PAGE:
Cloud computing is supposed to make IT more flexible, efficient and easier to manage. But the cloud model threatens to introduce a whole new layer of complexity, unless vendors and industry groups promote interoperability standards that let cloud networks work together.
Vendor competition is a potential impediment, but most major cloud vendors are at least talking about interoperability, including the ability to move workloads from one cloud to another.
"So far, it's closer to lip service, but there are a couple of efforts moving in this direction," says Forrester Research analyst James Staten.
Staten believes the most impressive project is one spearheaded by Distributed Management Task Force (DMTF), which has signed up vendors such as AMD, Cisco, Citrix, EMC, HP, IBM, Intel, Microsoft, Novell, Red Hat, Savvis, Sun Microsystems and VMware for an effort called the Open Cloud Standards Incubator.
The group will let individual vendors demonstrate interoperability between two clouds and document methodologies to ensure that interoperability, according to Staten. The group thus tackles interoperability on a case-by-case basis, but the hope according to Staten is that this process will spur the development of industry-wide standards over time.
Cloud interoperability can mean many things, and users and vendors may not agree on which types of interoperability are most important. But some commonly discussed goals include the following:
- Moving virtual machines and workloads from one cloud compute service to another.
- Single sign-on for users who access multiple cloud services.
- Ability to deploy and provision resources from multiple cloud services with a single management tool.
- Letting one application span multiple cloud services (such as a storage service from one cloud provider and compute capacity from another).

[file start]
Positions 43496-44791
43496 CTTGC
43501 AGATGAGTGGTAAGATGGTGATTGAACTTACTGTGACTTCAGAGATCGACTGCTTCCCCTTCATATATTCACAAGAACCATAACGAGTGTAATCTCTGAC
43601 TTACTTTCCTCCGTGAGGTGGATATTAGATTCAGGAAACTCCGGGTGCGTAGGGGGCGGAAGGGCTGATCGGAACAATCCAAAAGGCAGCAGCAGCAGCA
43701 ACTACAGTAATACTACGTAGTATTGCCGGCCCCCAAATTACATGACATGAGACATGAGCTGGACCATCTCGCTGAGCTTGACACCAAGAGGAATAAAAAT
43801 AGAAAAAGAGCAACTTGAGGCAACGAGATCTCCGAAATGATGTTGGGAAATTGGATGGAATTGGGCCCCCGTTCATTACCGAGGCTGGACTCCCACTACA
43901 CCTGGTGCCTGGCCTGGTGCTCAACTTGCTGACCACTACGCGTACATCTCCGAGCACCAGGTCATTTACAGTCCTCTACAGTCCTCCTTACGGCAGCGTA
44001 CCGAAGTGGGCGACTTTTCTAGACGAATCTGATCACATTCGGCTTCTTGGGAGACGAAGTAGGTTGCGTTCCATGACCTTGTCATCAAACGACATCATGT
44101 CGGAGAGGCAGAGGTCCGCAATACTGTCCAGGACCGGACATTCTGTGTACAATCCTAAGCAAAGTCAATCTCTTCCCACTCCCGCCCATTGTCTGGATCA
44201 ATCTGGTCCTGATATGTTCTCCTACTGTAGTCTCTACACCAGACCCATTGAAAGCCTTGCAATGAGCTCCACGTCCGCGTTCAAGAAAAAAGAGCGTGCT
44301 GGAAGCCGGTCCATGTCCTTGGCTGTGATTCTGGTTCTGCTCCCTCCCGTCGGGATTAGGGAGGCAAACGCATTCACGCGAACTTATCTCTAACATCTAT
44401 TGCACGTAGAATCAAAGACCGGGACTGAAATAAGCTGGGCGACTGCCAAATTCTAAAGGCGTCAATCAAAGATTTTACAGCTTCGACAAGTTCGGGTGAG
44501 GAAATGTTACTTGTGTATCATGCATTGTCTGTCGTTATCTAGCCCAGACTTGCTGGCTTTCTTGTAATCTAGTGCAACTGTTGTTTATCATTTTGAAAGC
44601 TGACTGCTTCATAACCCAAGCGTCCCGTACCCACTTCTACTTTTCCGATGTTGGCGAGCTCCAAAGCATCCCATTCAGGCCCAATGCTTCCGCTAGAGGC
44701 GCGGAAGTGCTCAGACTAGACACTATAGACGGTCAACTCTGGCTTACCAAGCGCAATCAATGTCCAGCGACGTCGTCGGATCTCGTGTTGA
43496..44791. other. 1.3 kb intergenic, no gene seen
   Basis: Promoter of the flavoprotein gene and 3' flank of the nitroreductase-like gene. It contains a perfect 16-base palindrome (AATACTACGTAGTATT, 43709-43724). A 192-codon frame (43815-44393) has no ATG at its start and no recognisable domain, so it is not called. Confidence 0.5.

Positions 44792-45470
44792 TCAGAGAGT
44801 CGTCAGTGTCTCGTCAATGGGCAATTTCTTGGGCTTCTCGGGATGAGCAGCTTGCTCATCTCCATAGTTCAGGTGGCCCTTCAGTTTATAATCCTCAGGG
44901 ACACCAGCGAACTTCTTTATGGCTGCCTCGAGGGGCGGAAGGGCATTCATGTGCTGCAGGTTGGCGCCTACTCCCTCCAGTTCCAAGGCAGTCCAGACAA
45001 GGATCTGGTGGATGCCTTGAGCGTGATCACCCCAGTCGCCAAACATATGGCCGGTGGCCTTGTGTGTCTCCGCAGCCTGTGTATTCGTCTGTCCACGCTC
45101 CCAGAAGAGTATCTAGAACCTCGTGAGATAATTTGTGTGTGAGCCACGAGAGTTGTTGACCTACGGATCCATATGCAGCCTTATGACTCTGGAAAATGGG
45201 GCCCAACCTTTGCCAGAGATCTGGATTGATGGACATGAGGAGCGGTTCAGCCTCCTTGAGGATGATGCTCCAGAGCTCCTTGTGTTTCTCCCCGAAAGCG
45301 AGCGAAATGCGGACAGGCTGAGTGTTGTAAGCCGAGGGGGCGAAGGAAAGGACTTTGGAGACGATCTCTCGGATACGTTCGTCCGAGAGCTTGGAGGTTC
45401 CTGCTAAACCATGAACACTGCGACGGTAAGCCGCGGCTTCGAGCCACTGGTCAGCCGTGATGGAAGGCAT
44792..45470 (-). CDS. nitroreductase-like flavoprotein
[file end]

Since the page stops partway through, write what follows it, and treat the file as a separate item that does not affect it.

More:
- Allowing data exchange between clouds.
- Letting a private cloud application seamlessly obtain resources from a public cloud when excess capacity is needed.
In more general terms, enterprises want to avoid using a plethora of cloud services with different interfaces, and don't want to be locked in to a particular cloud by technologies that prevent the movement of workloads from one to another.
Amazon has become perhaps the best-known vendor providing both compute and storage services in the cloud model, and the company's APIs have been called "de facto" standards by those who have expressed hope that Amazon will release them as open source software.
Many companies are supporting the Open Cloud Manifesto, which intends to establish a set of core principles that all cloud providers should follow. But notable absences include Amazon and Microsoft.
Several vendors are attempting to tie together different cloud services in ways that make them easier to use for IT shops, but each effort seems to have some limitation.
VMware, for example, is calling its latest virtualisation platform a "cloud operating system" and promising that enterprises can use the software to build private clouds and connect them to public computing resources. But the software only works with hardware that has been virtualised using VMware technology, and the cloud interoperability is only possible if the cloud provider is using VMware. The latter condition eliminates such big players as Amazon and Google.
The Burton Group analyst firm has partnered with vendors to demonstrate single sign-on across real-world applications such as Salesforce.com, Google Apps and Cisco's WebEx, using tools based on standards such as SAML and WS-Federation.
"We're hearing from our clients that many of the applications are moving off premises and into the cloud, and it's putting a strain onto attempts to present as few authentications to users as possible," says Burton Group analyst Gerry Gebel.
Cloud application vendors will have to adopt a standards-based approach to make single sign-on ubiquitous, Gebel says. While he is optimistic that most vendors will come on board, he says the list of vendors following the standards-based approach is probably shorter than the list of those that are not.